It may seem obvious to point out that an organization’s philanthropy, giving, and engagement strategies should align with its core business objectives and mission. However, the caveat is philanthropic efforts need to include authentic intent, require executive leadership support and participation, and align with the values of the organization and its employees.

For example, do employees possess key skills and competencies that could have a positive impact on non-profits through skills-based and pro bono volunteering opportunities?

Traditional corporate volunteerism activities, including events where employees participate in a scheduled volunteer event for few hours, tend to be more “transactional” in nature. For example, while serving at a soup kitchen or painting a community center are certainly positive activities, employees may leave feeling little to no lasting connection once the activity is complete.

On the other hand, if employees are able to utilize and share their specialized skills—like a developer working with children in low-income areas to teach the basics of coding and show them the potential of careers in technology, the experience tends to be more meaningful and transformative. Ultimately, it inspires an increased participation in an organization’s corporate giving and engagement programs going forward.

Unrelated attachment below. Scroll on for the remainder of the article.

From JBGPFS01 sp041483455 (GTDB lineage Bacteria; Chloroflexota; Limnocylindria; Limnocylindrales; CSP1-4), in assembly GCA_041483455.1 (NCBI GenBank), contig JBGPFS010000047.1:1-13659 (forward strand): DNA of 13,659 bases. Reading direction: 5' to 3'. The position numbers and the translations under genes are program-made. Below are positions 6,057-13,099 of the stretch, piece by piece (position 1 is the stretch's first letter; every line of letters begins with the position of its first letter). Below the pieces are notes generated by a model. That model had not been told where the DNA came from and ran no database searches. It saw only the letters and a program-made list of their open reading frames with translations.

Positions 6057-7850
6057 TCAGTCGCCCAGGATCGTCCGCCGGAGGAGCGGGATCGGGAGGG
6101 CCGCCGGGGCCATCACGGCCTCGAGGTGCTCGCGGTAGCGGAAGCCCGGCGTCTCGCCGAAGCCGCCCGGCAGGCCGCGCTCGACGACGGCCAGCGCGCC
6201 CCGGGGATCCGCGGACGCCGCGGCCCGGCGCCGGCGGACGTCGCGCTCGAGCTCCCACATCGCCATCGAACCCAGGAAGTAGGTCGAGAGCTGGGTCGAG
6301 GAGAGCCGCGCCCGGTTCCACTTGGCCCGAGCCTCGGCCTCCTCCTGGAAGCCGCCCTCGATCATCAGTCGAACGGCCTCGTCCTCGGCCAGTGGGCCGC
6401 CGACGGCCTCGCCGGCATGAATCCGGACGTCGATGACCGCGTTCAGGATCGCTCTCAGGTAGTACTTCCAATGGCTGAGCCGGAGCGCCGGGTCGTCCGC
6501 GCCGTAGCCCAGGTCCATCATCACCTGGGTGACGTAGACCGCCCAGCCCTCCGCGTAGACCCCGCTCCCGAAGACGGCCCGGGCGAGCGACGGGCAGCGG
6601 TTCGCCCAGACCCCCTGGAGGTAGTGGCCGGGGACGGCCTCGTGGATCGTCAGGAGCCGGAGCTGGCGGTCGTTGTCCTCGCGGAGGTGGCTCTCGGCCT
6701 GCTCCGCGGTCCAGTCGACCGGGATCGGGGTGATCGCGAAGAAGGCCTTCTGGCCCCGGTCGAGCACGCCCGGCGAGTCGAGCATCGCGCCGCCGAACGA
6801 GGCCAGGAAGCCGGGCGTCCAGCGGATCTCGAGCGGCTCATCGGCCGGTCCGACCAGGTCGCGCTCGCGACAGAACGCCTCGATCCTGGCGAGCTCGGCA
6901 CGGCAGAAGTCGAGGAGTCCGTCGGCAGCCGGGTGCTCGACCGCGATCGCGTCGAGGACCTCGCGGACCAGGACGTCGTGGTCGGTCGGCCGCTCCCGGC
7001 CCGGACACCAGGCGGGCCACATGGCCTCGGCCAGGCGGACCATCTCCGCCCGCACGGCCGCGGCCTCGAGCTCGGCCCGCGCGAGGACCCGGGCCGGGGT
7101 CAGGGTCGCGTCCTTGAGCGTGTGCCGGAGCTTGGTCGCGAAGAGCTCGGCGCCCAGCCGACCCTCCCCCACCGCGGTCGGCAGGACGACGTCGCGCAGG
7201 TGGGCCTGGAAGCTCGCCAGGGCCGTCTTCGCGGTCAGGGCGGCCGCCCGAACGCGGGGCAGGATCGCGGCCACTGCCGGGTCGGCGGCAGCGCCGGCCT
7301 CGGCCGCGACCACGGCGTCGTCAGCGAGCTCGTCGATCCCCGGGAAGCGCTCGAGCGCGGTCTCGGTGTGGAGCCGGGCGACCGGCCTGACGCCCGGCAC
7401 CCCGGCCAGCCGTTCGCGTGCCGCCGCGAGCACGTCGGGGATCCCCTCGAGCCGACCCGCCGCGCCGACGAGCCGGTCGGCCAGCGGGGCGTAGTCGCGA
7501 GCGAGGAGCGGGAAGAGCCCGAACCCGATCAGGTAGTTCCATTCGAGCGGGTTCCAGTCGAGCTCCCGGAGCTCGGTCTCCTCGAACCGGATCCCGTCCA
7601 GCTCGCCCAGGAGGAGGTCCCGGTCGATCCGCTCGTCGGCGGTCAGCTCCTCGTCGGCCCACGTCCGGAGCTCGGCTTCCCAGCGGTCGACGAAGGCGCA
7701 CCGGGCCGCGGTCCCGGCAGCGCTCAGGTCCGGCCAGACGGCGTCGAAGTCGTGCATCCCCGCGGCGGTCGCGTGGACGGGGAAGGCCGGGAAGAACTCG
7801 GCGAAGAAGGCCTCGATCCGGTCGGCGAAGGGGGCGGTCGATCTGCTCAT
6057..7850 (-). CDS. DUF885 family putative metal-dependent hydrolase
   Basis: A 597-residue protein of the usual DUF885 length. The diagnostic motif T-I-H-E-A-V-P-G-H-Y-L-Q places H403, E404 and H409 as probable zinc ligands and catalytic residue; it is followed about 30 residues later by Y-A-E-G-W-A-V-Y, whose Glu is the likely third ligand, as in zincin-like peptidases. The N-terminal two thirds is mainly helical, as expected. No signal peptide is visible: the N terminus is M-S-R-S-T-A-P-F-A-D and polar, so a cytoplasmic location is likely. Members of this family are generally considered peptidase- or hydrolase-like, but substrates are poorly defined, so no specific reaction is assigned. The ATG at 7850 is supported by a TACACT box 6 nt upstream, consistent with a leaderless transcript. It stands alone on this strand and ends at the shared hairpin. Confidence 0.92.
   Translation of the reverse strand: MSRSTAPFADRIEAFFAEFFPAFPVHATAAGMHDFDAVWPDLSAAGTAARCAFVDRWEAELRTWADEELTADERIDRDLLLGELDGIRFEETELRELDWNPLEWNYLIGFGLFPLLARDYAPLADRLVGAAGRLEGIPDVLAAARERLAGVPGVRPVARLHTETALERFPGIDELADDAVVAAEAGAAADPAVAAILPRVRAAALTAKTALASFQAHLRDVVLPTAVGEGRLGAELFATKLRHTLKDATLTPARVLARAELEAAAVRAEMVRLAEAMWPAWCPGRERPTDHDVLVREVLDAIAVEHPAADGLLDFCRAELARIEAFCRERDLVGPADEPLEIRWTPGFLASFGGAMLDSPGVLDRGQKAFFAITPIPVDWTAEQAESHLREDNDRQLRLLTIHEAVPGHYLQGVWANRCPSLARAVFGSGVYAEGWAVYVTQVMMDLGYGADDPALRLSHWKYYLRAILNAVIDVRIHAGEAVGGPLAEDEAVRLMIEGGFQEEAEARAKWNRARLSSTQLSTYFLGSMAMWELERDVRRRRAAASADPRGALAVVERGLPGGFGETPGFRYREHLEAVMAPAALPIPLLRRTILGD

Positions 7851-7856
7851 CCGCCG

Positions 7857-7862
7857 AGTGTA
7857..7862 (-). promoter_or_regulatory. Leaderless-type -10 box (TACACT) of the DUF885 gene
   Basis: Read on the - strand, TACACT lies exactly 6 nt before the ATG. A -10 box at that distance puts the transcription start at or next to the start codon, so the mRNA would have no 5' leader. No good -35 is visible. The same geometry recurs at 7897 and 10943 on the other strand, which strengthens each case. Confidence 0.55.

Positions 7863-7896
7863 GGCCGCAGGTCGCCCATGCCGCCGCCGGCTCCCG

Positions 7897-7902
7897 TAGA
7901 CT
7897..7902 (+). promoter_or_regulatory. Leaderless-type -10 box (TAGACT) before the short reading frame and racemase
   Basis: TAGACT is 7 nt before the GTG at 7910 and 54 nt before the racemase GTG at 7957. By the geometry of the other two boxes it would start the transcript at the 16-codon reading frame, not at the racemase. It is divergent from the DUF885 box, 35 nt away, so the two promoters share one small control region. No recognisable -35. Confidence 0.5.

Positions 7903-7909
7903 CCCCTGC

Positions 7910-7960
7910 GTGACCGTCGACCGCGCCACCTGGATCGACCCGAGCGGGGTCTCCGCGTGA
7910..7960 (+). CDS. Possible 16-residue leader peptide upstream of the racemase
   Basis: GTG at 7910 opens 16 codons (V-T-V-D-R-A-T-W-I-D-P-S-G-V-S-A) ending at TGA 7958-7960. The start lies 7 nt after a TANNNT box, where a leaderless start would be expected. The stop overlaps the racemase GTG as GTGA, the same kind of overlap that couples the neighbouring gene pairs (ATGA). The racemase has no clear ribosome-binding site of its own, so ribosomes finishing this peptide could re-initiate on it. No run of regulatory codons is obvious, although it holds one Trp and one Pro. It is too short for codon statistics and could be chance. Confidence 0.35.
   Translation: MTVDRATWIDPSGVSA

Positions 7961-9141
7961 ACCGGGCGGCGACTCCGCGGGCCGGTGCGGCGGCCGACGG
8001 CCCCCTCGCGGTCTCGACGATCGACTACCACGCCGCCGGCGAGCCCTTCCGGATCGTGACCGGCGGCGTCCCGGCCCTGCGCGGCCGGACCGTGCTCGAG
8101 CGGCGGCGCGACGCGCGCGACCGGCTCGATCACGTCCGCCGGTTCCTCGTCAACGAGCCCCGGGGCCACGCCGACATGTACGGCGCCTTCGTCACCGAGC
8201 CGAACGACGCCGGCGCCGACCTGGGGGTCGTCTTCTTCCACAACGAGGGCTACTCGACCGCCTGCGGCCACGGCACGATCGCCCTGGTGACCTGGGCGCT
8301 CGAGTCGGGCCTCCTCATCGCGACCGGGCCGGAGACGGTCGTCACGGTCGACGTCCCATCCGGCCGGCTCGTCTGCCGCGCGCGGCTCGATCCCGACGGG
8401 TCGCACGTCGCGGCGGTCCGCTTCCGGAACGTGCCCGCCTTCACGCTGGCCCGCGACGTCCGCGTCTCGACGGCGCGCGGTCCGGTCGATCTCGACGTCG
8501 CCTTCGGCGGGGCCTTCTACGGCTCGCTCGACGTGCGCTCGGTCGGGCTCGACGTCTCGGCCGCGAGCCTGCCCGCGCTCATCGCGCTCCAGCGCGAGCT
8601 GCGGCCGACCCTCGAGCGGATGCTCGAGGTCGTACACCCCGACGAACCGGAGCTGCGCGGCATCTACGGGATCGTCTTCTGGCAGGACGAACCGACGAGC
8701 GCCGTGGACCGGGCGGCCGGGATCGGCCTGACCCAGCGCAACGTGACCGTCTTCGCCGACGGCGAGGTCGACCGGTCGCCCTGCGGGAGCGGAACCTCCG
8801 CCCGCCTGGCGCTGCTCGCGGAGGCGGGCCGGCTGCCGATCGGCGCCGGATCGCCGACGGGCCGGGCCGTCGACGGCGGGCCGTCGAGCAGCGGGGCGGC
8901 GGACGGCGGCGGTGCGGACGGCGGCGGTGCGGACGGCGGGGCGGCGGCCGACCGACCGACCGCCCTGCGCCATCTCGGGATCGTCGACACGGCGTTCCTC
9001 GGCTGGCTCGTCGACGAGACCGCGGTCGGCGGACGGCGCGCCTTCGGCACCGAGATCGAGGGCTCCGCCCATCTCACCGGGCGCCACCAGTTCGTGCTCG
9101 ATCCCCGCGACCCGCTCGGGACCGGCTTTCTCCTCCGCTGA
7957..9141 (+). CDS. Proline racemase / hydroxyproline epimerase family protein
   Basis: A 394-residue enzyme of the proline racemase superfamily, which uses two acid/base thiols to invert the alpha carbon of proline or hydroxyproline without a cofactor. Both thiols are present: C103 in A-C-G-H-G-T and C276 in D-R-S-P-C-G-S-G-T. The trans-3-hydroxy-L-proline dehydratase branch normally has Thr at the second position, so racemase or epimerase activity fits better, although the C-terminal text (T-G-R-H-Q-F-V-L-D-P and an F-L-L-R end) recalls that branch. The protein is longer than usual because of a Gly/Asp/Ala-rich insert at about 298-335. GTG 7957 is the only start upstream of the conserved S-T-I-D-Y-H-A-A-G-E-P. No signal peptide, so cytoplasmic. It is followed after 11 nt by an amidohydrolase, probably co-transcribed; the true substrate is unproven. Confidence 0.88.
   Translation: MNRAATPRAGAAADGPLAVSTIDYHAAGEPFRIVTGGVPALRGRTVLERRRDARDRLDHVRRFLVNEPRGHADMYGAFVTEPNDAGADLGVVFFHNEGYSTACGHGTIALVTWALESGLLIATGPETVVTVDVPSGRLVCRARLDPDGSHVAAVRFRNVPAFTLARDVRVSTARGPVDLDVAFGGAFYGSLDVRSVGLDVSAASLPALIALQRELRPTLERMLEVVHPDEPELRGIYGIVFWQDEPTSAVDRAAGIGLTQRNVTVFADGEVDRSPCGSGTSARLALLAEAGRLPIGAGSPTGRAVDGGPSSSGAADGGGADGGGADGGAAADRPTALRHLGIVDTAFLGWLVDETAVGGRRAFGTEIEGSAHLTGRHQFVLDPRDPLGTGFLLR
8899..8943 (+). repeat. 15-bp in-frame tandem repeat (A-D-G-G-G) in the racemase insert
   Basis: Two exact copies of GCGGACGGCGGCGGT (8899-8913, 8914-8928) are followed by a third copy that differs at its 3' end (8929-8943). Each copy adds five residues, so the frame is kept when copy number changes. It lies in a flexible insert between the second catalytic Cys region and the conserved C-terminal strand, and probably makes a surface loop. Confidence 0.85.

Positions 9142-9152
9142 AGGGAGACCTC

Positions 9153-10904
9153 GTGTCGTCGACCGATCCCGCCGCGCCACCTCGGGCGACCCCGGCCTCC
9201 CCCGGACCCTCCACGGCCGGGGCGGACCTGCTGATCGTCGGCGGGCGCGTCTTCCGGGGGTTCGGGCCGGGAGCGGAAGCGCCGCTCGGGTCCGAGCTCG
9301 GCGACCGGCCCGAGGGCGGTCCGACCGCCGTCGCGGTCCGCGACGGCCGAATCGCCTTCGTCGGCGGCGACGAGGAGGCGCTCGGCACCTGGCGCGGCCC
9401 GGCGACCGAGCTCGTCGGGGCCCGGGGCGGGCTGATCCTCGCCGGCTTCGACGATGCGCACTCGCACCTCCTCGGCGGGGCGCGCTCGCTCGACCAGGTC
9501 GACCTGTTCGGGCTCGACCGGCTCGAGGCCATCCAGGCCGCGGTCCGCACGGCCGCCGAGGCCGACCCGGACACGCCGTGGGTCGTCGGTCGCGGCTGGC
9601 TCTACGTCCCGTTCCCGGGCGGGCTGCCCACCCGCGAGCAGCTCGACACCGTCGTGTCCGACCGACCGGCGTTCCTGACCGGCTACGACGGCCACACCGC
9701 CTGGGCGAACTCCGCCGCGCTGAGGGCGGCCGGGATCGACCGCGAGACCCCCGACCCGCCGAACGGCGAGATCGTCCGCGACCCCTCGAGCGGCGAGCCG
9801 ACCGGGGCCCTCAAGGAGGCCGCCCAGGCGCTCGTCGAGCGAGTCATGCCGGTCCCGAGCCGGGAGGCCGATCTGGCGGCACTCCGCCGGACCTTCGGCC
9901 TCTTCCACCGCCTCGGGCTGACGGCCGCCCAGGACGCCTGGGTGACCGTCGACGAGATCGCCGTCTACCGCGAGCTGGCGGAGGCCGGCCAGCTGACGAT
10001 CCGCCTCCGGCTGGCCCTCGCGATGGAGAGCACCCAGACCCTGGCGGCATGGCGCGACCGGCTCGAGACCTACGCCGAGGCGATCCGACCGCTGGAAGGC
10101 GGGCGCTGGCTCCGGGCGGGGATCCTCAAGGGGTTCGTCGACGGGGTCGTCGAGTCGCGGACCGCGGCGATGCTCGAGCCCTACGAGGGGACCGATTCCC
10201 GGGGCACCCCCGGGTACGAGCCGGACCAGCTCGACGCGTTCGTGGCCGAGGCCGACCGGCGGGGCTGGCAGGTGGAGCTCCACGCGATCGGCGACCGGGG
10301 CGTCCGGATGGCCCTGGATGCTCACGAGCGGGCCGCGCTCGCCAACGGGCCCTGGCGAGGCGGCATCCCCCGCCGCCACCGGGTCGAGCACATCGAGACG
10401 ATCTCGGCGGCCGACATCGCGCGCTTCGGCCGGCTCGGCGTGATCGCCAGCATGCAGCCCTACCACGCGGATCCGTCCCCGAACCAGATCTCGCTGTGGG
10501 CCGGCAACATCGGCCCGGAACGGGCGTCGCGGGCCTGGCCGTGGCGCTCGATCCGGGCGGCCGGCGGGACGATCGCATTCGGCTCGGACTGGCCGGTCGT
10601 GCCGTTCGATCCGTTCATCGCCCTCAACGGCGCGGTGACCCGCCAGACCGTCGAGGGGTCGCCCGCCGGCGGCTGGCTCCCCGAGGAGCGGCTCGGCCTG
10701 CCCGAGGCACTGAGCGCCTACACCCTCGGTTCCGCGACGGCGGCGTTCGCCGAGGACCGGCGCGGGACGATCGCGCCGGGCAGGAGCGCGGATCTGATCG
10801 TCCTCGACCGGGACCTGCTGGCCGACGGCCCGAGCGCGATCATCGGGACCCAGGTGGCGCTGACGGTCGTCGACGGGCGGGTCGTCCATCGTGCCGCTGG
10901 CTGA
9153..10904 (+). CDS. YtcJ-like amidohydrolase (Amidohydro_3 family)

Organizations need to consider environmental differences and how to best engage a diverse workforce on a macro level. For example, are there on-site volunteer events for support staff that sit in call centers or virtual events for remote employees? Can family and friends also participate? An inclusive approach will yield greater participation and engagement.

In the end, obtaining a baseline understanding of what causes employees care about, what skills they possess, and what truly inspires them is a good way to establish a foundation for an organization’s giving program. This engagement approach can have a significant effect on overall employee productivity, lead to better talent recruitment and retention, and aide in communicating an organization’s broader impact story.

Andrew Troup is director of corporate giving and engagement strategy for MicroEdge + Blackbaud.

Posted September 15, 2016 in Talent Acquisition